Repossession by Creditors

A creditor must be considered a secured party to your goods before it can repossess them. Generally, a party is secured if it takes a security interest in your personal property to ensure payment from you (otherwise known as collateral). For example, an electronics store that finances the sale of a TV generally has a security interest in the TV. A party that is unsecured, for whatever reason, has no right to repossess your goods. A secured party may repossess and sell your goods if you default on your debt.

Tax tip: Consider Incorporating for Corporate Taxes

If you’re operating a sole proprietorship or partnership, you might want to consider the advantages of incorporating your business. You will not only enjoy the benefits of limited personal liability but also generally pay less in taxes, namely the self-employment/Federal Insurance Contributions Act tax.

"Assuming the risk" as a defense

"Assuming the risk" is a defense that a party can assert to try to limit or bar a plaintiff's recovery in a tort action. A plaintiff is said to "assume the risk" when he  or she willingly and knowingly places himself or herself in a position where inherent risks are involved. The burden is on the defendant to prove the plaintiff voluntarily assumed the risk. Common situations in which a plaintiff might have assumed the risk are participating in a violent sport, ignoring a safety warning or attending a baseball game.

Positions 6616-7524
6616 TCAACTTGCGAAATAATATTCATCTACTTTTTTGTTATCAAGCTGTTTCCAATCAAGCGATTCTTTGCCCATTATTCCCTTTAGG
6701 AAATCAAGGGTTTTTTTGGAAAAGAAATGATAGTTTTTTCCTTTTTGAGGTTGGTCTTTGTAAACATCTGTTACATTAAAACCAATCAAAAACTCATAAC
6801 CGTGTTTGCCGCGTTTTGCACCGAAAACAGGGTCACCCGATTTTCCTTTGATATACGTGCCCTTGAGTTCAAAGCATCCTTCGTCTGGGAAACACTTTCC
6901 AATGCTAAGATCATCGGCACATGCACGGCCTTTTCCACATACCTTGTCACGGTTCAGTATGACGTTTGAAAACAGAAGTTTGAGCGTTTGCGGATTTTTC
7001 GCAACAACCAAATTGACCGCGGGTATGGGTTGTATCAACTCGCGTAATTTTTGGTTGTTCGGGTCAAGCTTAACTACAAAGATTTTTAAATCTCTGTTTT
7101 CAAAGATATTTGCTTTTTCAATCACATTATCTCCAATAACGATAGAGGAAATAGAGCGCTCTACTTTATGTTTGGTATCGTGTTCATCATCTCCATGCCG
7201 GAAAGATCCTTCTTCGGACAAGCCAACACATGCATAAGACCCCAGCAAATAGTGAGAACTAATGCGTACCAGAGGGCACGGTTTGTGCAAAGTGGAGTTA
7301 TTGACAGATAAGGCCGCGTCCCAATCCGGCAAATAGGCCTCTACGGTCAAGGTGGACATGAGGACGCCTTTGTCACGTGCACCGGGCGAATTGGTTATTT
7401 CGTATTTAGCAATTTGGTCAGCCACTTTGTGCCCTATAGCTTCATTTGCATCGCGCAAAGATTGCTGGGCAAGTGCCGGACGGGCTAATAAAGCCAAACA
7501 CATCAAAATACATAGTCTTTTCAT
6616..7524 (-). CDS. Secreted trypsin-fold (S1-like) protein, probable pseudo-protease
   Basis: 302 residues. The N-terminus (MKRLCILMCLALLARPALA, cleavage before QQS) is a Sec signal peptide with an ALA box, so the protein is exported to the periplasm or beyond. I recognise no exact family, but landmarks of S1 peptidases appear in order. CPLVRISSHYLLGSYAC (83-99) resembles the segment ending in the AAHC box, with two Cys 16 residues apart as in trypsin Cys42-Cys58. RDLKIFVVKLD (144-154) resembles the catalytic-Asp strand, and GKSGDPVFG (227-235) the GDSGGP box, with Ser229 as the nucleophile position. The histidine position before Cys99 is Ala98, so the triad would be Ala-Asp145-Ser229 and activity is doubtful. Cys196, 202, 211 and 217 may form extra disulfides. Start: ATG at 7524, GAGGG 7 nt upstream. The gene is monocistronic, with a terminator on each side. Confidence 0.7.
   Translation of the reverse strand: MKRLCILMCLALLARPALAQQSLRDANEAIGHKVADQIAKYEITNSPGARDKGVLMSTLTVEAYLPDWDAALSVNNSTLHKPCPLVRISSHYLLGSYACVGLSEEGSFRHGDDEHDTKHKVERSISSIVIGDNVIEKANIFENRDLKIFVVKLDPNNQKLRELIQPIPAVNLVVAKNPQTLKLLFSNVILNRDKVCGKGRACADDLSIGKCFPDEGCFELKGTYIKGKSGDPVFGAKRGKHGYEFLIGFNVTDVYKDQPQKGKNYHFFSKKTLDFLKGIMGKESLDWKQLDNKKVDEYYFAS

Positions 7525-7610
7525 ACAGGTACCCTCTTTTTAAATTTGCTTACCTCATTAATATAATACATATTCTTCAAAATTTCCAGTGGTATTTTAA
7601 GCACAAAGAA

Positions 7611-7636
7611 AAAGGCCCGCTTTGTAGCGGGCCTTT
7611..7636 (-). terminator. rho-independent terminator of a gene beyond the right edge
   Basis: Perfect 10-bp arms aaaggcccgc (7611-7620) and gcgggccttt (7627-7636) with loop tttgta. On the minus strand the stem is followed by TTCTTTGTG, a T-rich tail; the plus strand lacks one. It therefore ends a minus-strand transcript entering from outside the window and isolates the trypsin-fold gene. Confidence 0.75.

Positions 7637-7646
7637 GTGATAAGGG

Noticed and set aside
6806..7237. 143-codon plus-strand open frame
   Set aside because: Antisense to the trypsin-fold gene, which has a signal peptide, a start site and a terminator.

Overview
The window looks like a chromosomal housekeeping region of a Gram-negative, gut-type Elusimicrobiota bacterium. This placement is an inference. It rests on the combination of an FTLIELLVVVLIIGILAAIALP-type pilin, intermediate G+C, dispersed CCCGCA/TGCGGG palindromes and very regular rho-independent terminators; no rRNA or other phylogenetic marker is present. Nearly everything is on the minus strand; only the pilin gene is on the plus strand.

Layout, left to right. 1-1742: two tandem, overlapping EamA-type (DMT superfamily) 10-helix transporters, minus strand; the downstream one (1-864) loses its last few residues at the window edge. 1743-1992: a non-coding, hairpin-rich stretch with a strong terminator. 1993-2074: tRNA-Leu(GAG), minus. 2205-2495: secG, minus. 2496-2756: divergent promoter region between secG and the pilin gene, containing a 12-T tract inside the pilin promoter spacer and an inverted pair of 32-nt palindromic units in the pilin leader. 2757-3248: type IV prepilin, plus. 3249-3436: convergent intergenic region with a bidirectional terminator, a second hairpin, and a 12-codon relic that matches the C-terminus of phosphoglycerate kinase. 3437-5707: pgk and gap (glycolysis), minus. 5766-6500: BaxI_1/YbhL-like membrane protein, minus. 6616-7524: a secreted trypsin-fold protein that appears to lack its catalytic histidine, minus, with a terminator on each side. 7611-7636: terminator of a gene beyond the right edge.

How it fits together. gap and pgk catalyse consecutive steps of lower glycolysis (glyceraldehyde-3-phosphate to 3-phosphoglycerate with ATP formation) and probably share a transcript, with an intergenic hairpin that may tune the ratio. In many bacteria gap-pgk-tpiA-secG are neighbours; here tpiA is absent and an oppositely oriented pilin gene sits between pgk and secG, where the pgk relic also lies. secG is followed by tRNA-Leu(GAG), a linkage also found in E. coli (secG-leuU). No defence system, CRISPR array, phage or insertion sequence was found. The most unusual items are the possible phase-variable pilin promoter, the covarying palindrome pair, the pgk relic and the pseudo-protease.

Email Libel & Email Defamation

A nasty e-mail written about you by a co-worker could be the basis of a case of defamation, or libel, against that person. Libel occurs when 1) someone makes a false statement of fact in writing, 2) someone else reads the statement, and 3) the statement harms your reputation. In the case of e-mail, it's generally clear that someone has written a statement and someone else has read it. To win in court, you also must prove the e-mail harmed your reputation. In response, valid defenses the co-worker might assert are that the statements are either true or are merely the writer's opinion.

Forming a Partnership

In some states, a partnership may be formed as soon as two or more people associate to carry on as co-owners of a business for profit. In other words, no formalities exist when forming a legally recognized partnership in these states. The partnership agreement may be either expressly written or implied through the conduct of the parties.

However, some states require a partnership agreement to be written if the partnership cannot be performed until a certain amount of time after its inception. When determining whether a partnership has been formed by implication, courts may consider any expression of intent to be partners, any sharing of profits and losses, and participation in control of the business.